Citadel is the new project of LAW’s Mitchell Altum as well as the final release from Triumvirate, the label he founded. It’s also Altum’s most unique release to date. Boyd Rice influences are still present, but this time more in the background, emerging in the hints of distorted guitar on “Insurgence” and the distorted bass rumble of “Burning Fields.” Though the ongoing themes of nihilism and antinomianism are still apparent in the occasional snippets of spoken word, Altum seems less confrontational this time around, and the music benefits from this more subtle approach. “Sentenced” is some of the most organic and chaotic work Altum has ever produced, full of swampy mutterings and whistling teakettles, while the soft whirring and deep, rumbling drones of “Essence of Life” are reminiscent of Coil’s ambient minimalist period. Feedback is still in the forefront on such tracks as “Elan Vital” and “Summons,” but it’s a softer, more contemplative arrangement of noise than the in your face aggression that marked the artist’s earlier work, and it makes Citadel a bit less daunting – though no less challenging – than the albums he recorded as LAW. As if to remind us of his roots, Altum finishes the album with “Rhadamanthine,” which punctuates deceptively quiet dissonance with painful, high-pitched screeches. Though it’s less harsh on the surface, this album is anything but gentle. A fitting farewell to Altum’s label, one can only hope that this album is also a promise of even better things to come.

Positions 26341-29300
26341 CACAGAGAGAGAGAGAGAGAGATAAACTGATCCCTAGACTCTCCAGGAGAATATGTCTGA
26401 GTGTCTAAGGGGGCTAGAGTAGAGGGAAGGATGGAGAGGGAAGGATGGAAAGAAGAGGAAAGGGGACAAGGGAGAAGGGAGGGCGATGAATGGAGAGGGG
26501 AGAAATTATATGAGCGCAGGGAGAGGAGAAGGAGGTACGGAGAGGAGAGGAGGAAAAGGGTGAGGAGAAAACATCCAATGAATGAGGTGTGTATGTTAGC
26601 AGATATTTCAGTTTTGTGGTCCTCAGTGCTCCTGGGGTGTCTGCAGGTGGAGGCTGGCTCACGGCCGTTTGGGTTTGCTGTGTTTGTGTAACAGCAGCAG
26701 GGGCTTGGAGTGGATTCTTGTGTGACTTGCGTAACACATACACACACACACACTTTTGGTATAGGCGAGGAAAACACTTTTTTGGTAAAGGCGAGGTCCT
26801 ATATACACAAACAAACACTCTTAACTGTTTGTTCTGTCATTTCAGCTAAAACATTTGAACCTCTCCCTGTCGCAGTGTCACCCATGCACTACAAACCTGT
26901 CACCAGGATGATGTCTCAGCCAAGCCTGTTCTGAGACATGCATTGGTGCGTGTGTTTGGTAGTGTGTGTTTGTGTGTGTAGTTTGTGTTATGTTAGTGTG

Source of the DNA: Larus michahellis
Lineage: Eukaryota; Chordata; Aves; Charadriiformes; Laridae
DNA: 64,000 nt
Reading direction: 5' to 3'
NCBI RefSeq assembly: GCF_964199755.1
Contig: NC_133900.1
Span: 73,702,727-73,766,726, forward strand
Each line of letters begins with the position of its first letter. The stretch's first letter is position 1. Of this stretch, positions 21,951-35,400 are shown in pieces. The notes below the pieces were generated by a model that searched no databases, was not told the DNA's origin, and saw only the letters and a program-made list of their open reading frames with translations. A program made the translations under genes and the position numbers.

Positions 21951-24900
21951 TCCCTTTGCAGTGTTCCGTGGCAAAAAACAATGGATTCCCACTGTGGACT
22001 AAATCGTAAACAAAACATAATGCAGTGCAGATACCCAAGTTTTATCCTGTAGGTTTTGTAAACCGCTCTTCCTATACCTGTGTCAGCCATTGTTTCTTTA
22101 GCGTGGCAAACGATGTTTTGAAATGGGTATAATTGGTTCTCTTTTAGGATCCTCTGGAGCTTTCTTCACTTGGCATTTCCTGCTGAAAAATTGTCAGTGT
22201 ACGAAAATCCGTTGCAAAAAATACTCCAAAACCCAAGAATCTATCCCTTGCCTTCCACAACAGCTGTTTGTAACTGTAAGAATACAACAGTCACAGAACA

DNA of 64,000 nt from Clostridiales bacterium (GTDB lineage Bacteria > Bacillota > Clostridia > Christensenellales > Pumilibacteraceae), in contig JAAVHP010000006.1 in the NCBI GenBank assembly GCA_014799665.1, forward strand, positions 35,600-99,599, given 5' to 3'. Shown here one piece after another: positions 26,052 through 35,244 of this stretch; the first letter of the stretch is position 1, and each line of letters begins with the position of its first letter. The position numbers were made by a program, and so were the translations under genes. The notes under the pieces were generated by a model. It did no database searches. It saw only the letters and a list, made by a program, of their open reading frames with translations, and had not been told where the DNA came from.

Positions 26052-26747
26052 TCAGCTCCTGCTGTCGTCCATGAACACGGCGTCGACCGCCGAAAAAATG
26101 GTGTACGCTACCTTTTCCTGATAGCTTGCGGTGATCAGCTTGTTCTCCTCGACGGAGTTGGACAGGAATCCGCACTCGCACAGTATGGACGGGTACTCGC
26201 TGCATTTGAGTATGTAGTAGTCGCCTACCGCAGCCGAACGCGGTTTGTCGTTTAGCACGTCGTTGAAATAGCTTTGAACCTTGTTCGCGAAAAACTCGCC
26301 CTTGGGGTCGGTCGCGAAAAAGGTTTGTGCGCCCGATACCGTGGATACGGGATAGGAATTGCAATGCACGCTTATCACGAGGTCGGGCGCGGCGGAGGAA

Visit www.citadel-gate.com for more information on Mitchell Altum’s various projects.
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